House Bill 469’s splash at the House Government Accountability Committee Tuesday afternoon worked out to whether people consider boat salvers to be heroes or pirates.
They may appear to be heroes when they’re pumping out someone’s pleasure boat to keep it from sinking, and then maybe towing it back to safety, and possibly saving lives while they’re at it.
But when it’s time to pay the cost of the rescue?
The typical salvage award, based on centuries of maritime practice and law, is 5-10 percent of the boat’s value, attorney Rod Sullivan told the committee.
So when Eric Hall of Tampa got a letter from a lawyer demanding he pay a salver $30,000, for what Hall said was less than 10 minutes of pump work on his boat, House Bill 469 and its counterpart Senate Bill 664 were inspired. The sponsors state Rep. Sean Harrison and state Sen. Dana Young, both Tampa Republicans, said the bill was to combat “modern-day piracy.”
That was a term that brought deep resentment Monday from salvers and their representatives appearing before the House Government Accountability Committee arguing that HB 469 was trying to address a problem that didn’t exist, and to paint boat salvers as bad guys when they save thousands of boats in Florida from sinking every year, and save lives along the way.
The committee approved HB 469 by a 21-2 vote anyway, with just Republican state Reps. Scott Plakon of Longwood and Jay Fant of Jacksonville voting no, both objecting that the law would open up the prospect of salvers being sued in state court.
Hall told the committee he had gone to Harrison after his bilge pump was repaired at sea, stopping his boat from taking on water and then the captain who was on his boat was told he must sign a salvage form. That form would allow the salvage company to take the boat if the boat’s owner did not pay the salvage fee.
“I don’t want to be on the hook for $30,000 for a service that obviously did not cost $30,000… My goal is to get some transparency to the industry to protect the little guy,” Hall said. “And to have some reasonable accommodations made.”
Essentially the bill would require salvers to offer a written, firm price in advance of a non-emergency tow, salvage or rescue, and to notify boaters that they have the right to negotiate a price in advance if they didn’t want to be charged customary salvage award fees.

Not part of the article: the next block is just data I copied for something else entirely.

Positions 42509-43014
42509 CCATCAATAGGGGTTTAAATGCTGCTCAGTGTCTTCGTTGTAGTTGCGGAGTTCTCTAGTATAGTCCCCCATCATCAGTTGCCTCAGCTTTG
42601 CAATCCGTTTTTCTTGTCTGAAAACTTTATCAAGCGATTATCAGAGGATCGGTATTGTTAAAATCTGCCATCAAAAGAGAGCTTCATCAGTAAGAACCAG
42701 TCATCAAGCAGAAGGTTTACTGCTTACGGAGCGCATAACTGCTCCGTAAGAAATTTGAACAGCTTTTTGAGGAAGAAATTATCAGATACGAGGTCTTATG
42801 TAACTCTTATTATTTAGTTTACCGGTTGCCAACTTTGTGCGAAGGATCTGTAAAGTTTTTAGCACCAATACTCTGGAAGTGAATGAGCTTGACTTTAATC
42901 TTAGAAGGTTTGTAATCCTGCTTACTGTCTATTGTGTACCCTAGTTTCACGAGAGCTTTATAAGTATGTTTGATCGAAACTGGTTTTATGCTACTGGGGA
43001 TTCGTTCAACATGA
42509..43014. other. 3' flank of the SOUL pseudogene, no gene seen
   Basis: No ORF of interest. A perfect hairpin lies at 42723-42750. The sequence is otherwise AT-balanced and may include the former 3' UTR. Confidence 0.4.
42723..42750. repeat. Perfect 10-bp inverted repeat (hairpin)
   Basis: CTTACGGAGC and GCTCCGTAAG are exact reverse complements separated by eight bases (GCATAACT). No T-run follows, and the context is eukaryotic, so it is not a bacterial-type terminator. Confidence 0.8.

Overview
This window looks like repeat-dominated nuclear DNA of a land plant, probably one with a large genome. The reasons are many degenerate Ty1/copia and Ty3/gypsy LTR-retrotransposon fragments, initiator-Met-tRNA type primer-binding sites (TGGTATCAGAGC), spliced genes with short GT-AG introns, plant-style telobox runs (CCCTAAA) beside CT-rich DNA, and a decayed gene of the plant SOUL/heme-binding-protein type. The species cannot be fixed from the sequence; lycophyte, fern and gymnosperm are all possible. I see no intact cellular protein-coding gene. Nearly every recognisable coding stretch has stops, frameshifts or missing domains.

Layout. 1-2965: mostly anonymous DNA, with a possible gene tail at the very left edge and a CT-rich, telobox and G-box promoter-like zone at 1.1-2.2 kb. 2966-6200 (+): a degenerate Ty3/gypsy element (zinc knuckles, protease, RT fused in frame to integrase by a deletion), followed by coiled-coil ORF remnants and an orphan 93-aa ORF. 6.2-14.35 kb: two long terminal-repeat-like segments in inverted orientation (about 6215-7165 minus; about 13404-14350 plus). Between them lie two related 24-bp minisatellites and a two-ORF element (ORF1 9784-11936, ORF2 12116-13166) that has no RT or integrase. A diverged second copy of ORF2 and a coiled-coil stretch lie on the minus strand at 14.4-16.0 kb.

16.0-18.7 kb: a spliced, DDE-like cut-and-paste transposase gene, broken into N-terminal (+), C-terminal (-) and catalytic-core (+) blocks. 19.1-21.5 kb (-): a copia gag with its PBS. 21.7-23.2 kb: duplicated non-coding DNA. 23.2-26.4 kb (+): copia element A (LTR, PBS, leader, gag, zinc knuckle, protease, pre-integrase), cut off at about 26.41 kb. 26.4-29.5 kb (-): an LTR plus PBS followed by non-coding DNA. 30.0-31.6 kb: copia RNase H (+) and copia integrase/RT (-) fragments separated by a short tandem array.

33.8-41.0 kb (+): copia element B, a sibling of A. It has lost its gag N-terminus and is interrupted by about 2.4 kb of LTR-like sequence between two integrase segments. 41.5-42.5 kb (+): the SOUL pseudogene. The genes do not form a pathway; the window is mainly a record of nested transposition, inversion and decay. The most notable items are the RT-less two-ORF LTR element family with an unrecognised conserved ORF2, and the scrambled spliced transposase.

“This bill requires transparency and notification. And apparently, in the salvage industry transparency and notification and an informed consumer are not a welcome commodity,” Harrison said.
The tow and salvage boat community took exception, arguing that they do explain likely payments. But at the same time, when a salver is trying to save someone’s boat and perhaps lives, it’s not the best time to negotiate fees. Typically, insurance pays the salvage awards, and when it doesn’t, salvers work with the boat owners, said Tina Cardona, executive director of the Conference of Professional Operators for Response Towing.
She said salvers also often act as first-responders at sea, and as force multipliers for the Coast Guard, often saving boats and lives. Last year, she said, they responded to 40,000 boaters in distress in Florida waters.
“They called us pirates. It’s not funny. I’m offended,” said Richard Paul, owner of a boat towing and salvage company in Fort Myers.
The dispute about HS 469 essentially boiled down to two points. The bill seeks to redefine boat towing as not being a boat salvage operation. And it gives boaters the opportunity to sue salvers in state court for up to 1.5 times the amount of the fee, if the boat owner believes he was being ripped off by a salver.
“The bill is in search of a problem that does not exist,” Cardona said.
There was significant disagreement throughout the meeting, from various lawyer witnesses, about whether the law proposed by HB 469 could stand up in court, since most admiralty law is set federally, based on centuries-old legal traditions, pre-empting state laws. That includes laws that had set the traditions of awards for boat salvage, which includes towing boats to safety.
“I like the idea of the bill. I wish I could support it. But there are some provisions in here that are simply going to be tossed by the first federal court that hears them,” said Alan Richard, who said he has taught admiralty law at the Florida State University College of Law and on behalf of Florida Supreme Court judicial clinics.
David McCready of Florida Public Advocacy, who said he also practices Florida maritime law, disagreed. “There have been objections to this bill on technical concerns, not on merits. On merits the bill is solid and will hold up,” he said.
By Scott Powers
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